Mercedes and Audi have been racing rivals for several decades. Before it was Audi, the company name was Auto Union, which was the joining of four companies to create one larger company.
This Auto Union would eventually become Audi. As two of the early German automakers that offer high-class luxury cars, these two brands have gone head to head for many generations, even before World War II. Let’s take a journey into the rivalry that gave the world the entertainment desired on the race track.
East vs West in Germany
We’re not talking about the time of the Berlin Wall and the devastation that ensued after World War II. What we are talking about is the butting of heads between two car companies representing the East and West regions of Germany. This was a time with Auto Union took on Mercedes-Benz for domination on the track. The precursor to Audi performed well enough in the 1930s that Adolf Hitler split the pot won during racing and gave half to each company, much to the chagrin of the Mercedes-Benz team. Of course, the money wasn’t the issue, the loss on the track was what hurt Mercedes more than anything else.
The Heritage Brand Was Mercedes-Benz
Since the early days, Mercedes-Benz offered large, well-made cars that gave drivers confidence and plenty of quality features on the road. Along with the luxurious models from this brand, many racing cars were made and the company enjoyed a great deal of motorsports success. It didn’t seem much of anything would take this car brand from its throne, but a company in dire straits was exactly the right challenger for the top spot. If Mercedes was the Goliath of the German Auto World, Auto Union was the David, taking on the large champion.
Auto Union Almost Didn’t Become Audi
The rivalry between Mercedes and Audi on the track dates back to a time when Auto Union faced the threat of bankruptcy. The brand we know as Audi was a merger of Audi, DKW, Horch, and Wanderer. One of the brands convinced the group to think much bigger than other companies that faced bankruptcy at the time. This created the movement toward racing that would allow Auto Union to challenge the Mercedes dominance on the track. Racing between these two brands began in 1932, only four years after all four brands combined to create Auto Union.
Porsche and Alfa Romeo had a Hand in the Racing
Professor Ferdinand Porsche moved from Austro-Daimler in 1923 to Mercedes-Benz but left five years later. The strict adherence to process and policy was too much for the professor which happened to be a free thinking spirit. When it came to the Alfa Romeo influence, the idea was to limit performance of the grand prix racing cars to the level of the Tipo B. This meant cars were limited to 215 horsepower and a top speed of 160 mph, which was pretty quick for the 1930s.
Professor Porsche took the Auto Union Car to New Racing Heights
The free thinking imagination of Porsche allowed him to develop a racing car that would easily rival Mercedes-Benz. The P-Wagen changed the way this sport operated and gave us a car with a narrow engine with 16 cylinders. This big engine was placed behind the driver but still in the wheelbase to allow for a much better center of gravity than if it was ahead of or behind the wheels. Porsche also found a way to reduce weight for the Audi racer as the team poised to take on Mercedes on the track.
The end result was less drag, faster acceleration, and a higher top speed to give the team the ride desired on any track.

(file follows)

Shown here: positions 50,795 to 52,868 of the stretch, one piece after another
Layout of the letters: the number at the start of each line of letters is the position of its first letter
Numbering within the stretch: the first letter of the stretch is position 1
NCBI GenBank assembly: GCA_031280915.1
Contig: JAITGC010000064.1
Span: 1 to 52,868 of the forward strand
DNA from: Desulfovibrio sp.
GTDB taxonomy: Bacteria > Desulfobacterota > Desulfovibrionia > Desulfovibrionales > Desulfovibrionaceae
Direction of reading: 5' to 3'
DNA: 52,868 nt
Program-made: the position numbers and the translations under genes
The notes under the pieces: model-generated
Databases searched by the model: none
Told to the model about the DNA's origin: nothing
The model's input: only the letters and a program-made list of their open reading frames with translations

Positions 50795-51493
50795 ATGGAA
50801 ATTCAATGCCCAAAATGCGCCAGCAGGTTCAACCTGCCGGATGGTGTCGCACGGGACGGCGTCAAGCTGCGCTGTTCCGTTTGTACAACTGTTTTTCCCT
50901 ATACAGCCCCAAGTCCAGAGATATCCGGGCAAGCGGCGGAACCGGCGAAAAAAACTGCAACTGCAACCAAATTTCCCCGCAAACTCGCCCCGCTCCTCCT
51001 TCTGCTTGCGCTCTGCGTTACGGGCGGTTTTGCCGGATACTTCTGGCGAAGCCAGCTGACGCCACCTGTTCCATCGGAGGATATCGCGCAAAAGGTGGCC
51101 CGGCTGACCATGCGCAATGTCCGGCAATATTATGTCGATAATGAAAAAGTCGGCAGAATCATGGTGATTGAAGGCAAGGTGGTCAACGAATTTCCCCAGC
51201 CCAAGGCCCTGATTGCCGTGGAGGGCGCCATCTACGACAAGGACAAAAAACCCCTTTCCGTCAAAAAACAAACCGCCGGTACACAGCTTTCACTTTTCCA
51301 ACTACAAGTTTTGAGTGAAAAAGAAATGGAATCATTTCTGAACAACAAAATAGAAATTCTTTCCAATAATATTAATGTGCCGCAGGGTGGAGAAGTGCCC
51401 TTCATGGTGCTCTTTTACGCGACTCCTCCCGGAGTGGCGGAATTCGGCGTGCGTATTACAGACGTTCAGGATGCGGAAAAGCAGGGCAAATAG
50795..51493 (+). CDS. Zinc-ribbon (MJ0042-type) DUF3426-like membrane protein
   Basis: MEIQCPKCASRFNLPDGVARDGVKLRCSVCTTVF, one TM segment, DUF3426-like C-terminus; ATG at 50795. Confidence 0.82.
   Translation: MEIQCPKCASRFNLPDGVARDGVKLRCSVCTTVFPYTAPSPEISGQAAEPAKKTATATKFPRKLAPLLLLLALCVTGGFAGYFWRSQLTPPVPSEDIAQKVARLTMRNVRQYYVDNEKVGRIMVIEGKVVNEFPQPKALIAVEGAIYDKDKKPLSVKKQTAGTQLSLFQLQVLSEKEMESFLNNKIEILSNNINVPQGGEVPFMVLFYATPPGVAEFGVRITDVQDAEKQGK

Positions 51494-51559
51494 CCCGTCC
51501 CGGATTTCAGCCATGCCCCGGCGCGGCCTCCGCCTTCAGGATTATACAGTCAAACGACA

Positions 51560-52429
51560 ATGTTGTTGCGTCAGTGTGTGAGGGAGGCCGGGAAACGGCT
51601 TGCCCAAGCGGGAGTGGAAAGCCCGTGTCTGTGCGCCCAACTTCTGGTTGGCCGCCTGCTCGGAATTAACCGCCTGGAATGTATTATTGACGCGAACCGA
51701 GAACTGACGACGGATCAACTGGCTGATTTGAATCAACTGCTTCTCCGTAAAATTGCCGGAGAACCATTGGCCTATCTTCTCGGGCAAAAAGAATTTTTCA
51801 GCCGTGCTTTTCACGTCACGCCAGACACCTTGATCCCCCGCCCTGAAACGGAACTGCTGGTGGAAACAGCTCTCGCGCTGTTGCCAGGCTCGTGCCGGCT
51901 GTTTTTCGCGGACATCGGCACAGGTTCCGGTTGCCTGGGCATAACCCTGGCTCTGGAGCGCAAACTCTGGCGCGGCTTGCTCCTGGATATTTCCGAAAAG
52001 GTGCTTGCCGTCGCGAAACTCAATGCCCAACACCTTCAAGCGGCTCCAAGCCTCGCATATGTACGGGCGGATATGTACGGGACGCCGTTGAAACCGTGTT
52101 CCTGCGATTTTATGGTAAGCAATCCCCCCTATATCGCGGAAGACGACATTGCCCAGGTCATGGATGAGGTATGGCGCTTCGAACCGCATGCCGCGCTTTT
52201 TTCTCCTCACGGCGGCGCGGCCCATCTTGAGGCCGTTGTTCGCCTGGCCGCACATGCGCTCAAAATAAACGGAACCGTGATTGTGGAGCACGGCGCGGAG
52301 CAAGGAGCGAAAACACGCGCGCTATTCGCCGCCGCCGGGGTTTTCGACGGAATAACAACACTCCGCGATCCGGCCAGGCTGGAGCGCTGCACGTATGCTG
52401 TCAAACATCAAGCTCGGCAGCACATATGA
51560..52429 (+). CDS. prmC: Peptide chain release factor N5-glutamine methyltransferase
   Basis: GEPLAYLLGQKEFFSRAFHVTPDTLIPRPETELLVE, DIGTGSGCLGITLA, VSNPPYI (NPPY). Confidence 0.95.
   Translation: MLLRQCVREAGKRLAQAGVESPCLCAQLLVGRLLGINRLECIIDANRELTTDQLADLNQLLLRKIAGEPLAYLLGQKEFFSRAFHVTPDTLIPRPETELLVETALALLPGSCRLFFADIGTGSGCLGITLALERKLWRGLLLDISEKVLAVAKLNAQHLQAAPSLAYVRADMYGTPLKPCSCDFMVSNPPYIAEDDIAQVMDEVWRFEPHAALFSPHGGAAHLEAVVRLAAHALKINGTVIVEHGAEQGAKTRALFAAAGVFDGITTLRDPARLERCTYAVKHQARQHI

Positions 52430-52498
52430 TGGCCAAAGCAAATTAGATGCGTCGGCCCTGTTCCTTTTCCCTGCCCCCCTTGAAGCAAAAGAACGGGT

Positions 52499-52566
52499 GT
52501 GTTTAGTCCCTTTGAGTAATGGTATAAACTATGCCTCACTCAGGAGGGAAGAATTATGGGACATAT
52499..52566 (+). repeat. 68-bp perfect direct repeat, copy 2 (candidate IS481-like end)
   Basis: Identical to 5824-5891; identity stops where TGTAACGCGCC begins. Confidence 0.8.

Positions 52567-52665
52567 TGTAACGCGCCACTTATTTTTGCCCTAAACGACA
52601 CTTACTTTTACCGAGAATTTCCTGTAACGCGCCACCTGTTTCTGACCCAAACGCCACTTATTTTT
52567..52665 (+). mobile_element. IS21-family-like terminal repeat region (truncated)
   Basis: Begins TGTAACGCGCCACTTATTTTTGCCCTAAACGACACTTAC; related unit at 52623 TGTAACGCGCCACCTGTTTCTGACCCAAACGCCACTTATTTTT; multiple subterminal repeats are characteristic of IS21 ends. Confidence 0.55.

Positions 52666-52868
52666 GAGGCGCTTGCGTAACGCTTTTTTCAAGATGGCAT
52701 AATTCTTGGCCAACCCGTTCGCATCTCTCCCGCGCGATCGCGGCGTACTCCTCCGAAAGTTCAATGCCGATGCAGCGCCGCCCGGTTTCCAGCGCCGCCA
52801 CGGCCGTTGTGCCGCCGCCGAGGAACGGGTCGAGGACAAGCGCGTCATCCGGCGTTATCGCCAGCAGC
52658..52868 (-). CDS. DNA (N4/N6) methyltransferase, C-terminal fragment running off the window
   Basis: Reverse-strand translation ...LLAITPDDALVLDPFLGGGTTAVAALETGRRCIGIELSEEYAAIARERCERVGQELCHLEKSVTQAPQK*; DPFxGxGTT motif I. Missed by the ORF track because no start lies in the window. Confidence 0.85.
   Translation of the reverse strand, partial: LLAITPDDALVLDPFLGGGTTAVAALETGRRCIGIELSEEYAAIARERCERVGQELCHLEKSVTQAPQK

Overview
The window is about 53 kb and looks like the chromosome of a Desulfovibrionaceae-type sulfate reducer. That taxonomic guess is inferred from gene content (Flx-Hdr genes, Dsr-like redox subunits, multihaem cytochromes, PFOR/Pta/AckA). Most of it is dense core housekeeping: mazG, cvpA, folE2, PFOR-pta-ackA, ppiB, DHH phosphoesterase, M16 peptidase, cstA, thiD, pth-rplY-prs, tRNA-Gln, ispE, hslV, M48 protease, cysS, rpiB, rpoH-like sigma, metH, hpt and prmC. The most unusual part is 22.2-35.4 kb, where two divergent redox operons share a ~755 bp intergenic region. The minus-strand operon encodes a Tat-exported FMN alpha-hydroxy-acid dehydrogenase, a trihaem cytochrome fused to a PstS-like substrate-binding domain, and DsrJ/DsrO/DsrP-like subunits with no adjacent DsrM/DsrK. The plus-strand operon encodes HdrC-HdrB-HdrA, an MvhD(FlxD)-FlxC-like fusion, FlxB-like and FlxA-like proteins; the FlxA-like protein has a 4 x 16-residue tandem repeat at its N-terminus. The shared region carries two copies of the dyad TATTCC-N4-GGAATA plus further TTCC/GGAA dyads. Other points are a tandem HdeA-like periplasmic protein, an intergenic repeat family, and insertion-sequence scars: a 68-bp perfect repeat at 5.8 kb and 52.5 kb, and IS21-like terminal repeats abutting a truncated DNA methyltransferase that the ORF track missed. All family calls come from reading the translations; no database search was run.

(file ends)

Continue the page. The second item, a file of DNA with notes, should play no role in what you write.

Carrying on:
Mercedes Brought a Fantastic W25 Racer to the Contest
Mercedes went in a different direction with a straight-eight cylinder engine in front of the car. This engine also used a supercharger to produce more power and performance while being much lighter than a car with more cylinders driving the wheels. This racing machine was based on an idea Porsche offered when he was with Mercedes-Benz. Of course, it also had influences by both Dr. Hans Nibel and Max Wagner.
Going Head to Head on the Track
When it came to experience, financial support, and racing structure, Mercedes-Benz had an incredible dominance over Auto Union. When the 1934 racing season arrive, the competition was close with both cars having some troubled areas. Mercedes dominated the European circuit that year, taking wins at Nürburgring, the Italian Grand Prix, Spanish Grand Prix, German Grand Prix, Swiss Grand Prix, Czech Grand Prix, and the German Hillclimb Championship. This domination showed the experience and willingness to adjust to new challenges by the Mercedes team, which had previously been stuck in its ways.
The Years Were Unkind to Auto Union
Although the Auto Union team kept bringing cars to the track, they didn’t find another time when success would be their over Mercedes like it was in 1933. Several attempts to find the right design, the right driver, and the perfect amount of power failed miserably. Eventually, Professor Porsche left Auto Union to start his own company, which put the final nail in the coffin. While the Audi team performed admirably on the track for many years, they never found the same level of success against Mercedes as what they had in the early days.
In the End Audi Won Overall
Even though Mercedes-Benz continued to be the brand that dominated the racing circuit throughout Europe, Auto Union won with sales and performance success. The financial growth of the four rings allowed the Auto Union team to grow and flourish because of the success at the track. Many times, the Auto Union cars were only slightly behind the Mercedes teams out on the track. The rivalry between Mercedes and Audi dates back nearly a century, but since it first began on the track, these two brands have challenged each other for attention in Germany.
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